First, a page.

Friday, October 28, 2011

Operations: role of the agent

In previous posts I have mentioned how a town agent functions in my waybill system. Just as in the prototype, a person acting as an agent at a model location has a number of responsibilities. As I mentioned in my post about Equipment Instructions, as part of modeling Coast Line freight traffic (see: ), agents had to know how empties would be handled, because they prepared the Empty Car Bills for movement of newly unloaded empty cars.
     They also prepared waybills for newly loaded cars, and handed both kinds of bills to the crew which would pick up those cars. And if there was an empty which could usefully be “confiscated” (as it is termed) for loading, instead of sent homeward by the reverse of its inbound route under load, the agent makes that decision and informs the crew.
     All these duties are included among the jobs described in my article in the October 2011 issue of The Dispatcher’s Office, the OpSIG magazine, and a corrected version of that article (to remedy errors which arose in the production process) is available via Google Docs, with a link in my post on this topic, at
     In modeling, the job of local agent is usually combined with that of operator, so that train orders or other operational paperwork can also be handled. But on many railroads, including the SP, jobs designated as agent-operator, that is, with combined duties, were rare. If an agent was needed at a station, normally it was because there were sufficient agent’s duties, and agents usually worked a daylight shift. Operators, on the other hand, if at a busy location, could well work all three shifts.
     On some layouts, the job of agent may also have duties such as selecting waybills to simulate shipper demand for cars, though in my system that is handled separately from any agent (and of course on the prototype, the shippers, not the agents, created demand). But the core duty is receiving waybills from crews who are delivering loaded cars, and providing waybills and Empty Car Bills for cars being picked up, and directions for car confiscation, if any.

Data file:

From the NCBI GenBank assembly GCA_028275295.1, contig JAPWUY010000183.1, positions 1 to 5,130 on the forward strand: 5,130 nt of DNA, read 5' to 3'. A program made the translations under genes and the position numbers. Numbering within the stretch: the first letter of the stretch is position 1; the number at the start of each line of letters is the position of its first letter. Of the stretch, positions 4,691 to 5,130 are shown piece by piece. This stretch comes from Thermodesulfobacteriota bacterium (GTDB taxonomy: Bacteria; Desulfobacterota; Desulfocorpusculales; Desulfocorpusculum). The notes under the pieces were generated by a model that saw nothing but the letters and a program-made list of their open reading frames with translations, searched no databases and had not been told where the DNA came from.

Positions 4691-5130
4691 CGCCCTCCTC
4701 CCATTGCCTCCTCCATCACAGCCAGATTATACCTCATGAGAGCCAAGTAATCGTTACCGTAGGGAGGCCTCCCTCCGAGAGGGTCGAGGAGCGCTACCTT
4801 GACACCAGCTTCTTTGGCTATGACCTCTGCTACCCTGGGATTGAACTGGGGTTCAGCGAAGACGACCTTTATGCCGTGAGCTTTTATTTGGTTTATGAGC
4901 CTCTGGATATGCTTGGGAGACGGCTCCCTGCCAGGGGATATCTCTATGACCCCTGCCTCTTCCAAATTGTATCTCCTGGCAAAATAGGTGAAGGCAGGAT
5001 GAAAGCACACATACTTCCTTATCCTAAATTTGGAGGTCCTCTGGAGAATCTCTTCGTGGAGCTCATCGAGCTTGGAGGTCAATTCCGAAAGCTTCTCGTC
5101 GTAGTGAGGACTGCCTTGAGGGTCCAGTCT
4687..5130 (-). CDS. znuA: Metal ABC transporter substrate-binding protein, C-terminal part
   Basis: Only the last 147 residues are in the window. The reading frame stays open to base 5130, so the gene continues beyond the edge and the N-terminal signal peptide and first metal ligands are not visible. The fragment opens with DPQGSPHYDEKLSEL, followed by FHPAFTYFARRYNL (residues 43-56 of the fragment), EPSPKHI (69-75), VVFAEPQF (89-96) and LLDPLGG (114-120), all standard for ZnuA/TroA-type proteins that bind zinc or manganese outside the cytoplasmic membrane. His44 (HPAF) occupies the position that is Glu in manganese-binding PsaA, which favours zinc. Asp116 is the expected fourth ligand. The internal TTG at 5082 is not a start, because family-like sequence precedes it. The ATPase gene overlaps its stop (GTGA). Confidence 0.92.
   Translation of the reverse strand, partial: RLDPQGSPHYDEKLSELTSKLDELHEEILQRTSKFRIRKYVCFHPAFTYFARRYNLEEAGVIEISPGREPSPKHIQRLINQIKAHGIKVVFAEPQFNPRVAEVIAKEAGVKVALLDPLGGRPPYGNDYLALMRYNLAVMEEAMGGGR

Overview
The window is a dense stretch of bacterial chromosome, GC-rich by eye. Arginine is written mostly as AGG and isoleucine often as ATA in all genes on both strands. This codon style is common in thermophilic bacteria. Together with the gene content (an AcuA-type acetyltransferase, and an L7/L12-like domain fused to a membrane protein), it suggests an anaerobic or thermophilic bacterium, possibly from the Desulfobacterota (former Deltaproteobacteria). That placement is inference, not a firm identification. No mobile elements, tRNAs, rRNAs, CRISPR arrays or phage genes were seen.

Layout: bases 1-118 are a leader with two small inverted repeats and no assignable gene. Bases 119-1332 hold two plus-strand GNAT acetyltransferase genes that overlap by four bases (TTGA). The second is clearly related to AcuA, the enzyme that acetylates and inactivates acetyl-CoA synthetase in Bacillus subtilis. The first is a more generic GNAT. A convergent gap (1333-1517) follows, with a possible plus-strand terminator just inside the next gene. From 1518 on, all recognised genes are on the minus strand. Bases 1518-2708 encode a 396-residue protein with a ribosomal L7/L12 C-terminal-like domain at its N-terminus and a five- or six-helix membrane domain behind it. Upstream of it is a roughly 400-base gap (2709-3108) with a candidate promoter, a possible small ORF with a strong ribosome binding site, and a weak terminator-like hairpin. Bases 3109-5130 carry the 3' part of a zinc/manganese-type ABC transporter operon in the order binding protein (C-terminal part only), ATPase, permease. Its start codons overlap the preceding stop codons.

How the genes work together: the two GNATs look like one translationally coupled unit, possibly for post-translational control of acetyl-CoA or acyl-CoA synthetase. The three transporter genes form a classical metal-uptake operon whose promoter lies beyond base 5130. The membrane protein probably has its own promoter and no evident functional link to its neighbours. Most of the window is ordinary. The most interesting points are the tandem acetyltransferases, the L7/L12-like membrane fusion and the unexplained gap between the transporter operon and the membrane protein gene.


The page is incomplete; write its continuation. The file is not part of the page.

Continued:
What if there is no space in the layout room for an agent at a town which would otherwise require one? The person acting as agent can, of course, show up only when a crew needs paperwork to be handled. But an alternative is the use of a “bill box.” This is a box, on the outside of the depot at many prototype locations, locked with a switch padlock. If no agent is on duty, the crew can open the bill box and acquire any paperwork left for them (along with messages which may be needed to direct their work), and on departure can leave behind any paperwork destined to the agent.
     In some ways this is both simpler and more realistic for model operations. Years ago, when I used the 3 x 5 car cards of the Doug Smith-Allen McClelland type, I had built clear plexiglass racks for car cards, which hung on the side of the layout like this:

This rack had “SPOTTED,” “HOLD,” and PULL slots, and at front were pickup and setout slots, and a holder for service slips, completed waybills, etc. But now with the use of a bill box, this can be eliminated. Today it looks like this:
Of course a filing system inside the box is still necessary to keep industries separate and so forth, but no rack intrudes into the aisle, and bills are out of sight.
     Both photos show the same town (now called Shumala), and there is a long shelf under the town for tools, soft drink cans, etc., which nicely accommodates the box. Formerly the rack was at the other end of the same shelf. When I operate a cycle of switching by myself (a wonderfully soothing process, by the way), I can use the paperwork system in the box, and if a visiting crew is doing the work, they too simply use the box if no one is designated as agent.
     Some of the details of how the agent’s job works will require discussion of my system of “demand-based” waybill flow, that is, how the waybills are selected in the first place, based on shipper demand. Posts on that subject are forthcoming. But this post summarizes the basic agent’s job as I see it.
Tony Thompson

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